A new report on recent mortality trends released on Dec. 18 by the Los Angeles County Department of Public Health indicates death rates in Los Angeles County appear to be on the rise in some groups in recent years. Deaths from Alzheimer’s disease and drug overdoses have dramatically increased.
The overall mortality throughout the county decreased by 6.2% from 2008 to 2017, however, the decrease only occurred between 2008 and 2012. From 2012 to 2017, overall mortality showed little change. Also, between 2008 and 2017, deaths from Alzheimer’s Disease increased 71%, and deaths from drug overdose increased 28%.
“Mortality is one of the most important barometers of the health of our residents,” said Dr. Barbara Ferrer, director of the Los Angeles County Department of Public Health. “These findings indicate clear areas of concern which require a collective response to the complex social conditions that contribute to the many health challenges we face as a county, especially for those residents experiencing the worst health outcomes.”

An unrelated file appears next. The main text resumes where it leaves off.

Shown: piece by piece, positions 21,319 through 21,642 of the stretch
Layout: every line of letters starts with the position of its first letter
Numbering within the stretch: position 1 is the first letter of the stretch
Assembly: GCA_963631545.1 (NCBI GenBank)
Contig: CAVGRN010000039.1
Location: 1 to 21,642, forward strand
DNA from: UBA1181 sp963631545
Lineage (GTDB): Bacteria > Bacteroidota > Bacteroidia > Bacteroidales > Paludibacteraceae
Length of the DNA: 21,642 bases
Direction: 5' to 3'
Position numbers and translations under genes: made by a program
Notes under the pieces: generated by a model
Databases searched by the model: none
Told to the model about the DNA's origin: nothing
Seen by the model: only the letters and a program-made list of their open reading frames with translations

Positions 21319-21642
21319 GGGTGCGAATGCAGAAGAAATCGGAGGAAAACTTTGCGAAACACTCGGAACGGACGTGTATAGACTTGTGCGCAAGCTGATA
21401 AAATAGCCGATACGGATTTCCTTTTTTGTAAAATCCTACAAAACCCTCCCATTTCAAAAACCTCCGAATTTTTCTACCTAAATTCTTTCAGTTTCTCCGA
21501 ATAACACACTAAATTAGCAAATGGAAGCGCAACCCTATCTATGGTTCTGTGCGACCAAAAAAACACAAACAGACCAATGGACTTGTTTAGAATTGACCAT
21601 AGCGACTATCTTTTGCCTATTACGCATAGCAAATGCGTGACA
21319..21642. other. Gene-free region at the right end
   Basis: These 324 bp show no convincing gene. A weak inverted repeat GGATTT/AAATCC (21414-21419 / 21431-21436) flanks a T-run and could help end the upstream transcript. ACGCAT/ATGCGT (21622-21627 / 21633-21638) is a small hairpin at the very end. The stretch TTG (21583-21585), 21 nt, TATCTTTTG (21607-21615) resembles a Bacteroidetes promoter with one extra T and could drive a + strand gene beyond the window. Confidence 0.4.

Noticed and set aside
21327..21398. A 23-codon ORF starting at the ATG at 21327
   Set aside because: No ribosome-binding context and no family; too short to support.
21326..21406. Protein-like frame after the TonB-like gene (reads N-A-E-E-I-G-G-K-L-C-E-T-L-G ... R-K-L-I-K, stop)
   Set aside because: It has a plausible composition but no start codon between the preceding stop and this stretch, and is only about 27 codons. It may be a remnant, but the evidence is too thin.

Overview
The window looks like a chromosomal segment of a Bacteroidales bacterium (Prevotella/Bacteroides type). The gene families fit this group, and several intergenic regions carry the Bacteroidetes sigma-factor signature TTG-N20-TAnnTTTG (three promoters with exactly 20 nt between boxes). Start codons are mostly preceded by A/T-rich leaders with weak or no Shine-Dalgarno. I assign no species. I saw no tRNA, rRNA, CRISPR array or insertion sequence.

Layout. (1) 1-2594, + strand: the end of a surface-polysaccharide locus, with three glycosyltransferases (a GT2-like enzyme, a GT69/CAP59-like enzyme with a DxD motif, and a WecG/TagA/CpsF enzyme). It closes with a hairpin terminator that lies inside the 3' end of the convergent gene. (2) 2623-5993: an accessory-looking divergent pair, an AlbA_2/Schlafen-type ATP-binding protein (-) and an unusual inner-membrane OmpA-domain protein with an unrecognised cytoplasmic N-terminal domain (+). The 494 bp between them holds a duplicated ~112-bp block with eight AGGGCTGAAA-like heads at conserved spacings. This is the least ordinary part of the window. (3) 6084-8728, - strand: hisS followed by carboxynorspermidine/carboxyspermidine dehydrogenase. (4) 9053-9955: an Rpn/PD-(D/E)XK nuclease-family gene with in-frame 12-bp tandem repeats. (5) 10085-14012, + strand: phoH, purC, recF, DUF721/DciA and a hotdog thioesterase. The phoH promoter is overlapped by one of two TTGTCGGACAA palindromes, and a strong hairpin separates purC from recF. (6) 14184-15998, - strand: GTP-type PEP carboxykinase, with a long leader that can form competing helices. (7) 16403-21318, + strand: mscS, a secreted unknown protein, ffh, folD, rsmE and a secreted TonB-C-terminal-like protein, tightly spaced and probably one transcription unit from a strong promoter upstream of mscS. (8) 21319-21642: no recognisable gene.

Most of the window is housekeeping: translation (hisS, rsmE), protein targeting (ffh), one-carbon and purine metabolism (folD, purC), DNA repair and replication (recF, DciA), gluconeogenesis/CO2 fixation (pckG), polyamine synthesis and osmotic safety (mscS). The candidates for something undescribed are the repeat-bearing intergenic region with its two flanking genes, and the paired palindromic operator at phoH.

The report also identified a lack of progress in reducing the large health disparities in different populations. For example, mortality among blacks remained 30% higher than the county average throughout the 10-year period. Mortality among Native Hawaiians and other Pacific Islanders was 41% higher than the county average, and among Native Americans, mortality was 27% higher than the county average.
On a positive note, significant declines in mortality were found for many leading causes of death. Although coronary heart disease was the leading cause of death, accounting for 18% of all deaths in the county in 2017, mortality associated with it decreased by 29% from 2008 to 2017. Mortality from lung cancer and chronic obstructive lung disease, both associated with smoking, decreased by 27% and 15%, respectively, during the 10-year period.
The report also included statistics on the leading causes of premature death, defined as deaths occurring before age 75, which is a standard ending age used in public health analyses. Overall, the leading cause of premature death in the county population was coronary heart disease, followed by drug overdose, suicide, motor vehicle crashes and homicide.
“These premature deaths are particularly tragic, as they are almost always preventable,” said Dr. Paul Simon, chief science officer for the Los Angeles County Department of Public Health. “Not only do we need to take action to enhance integrated health care, mental health and drug treatment services, but we must all work to create safer environments and more equitable institutional supports to ensure that all people have the opportunities and resources they need to be healthy, irrespective of race or income.”
For information and to read the report, visit publichealth.lacounty.gov.
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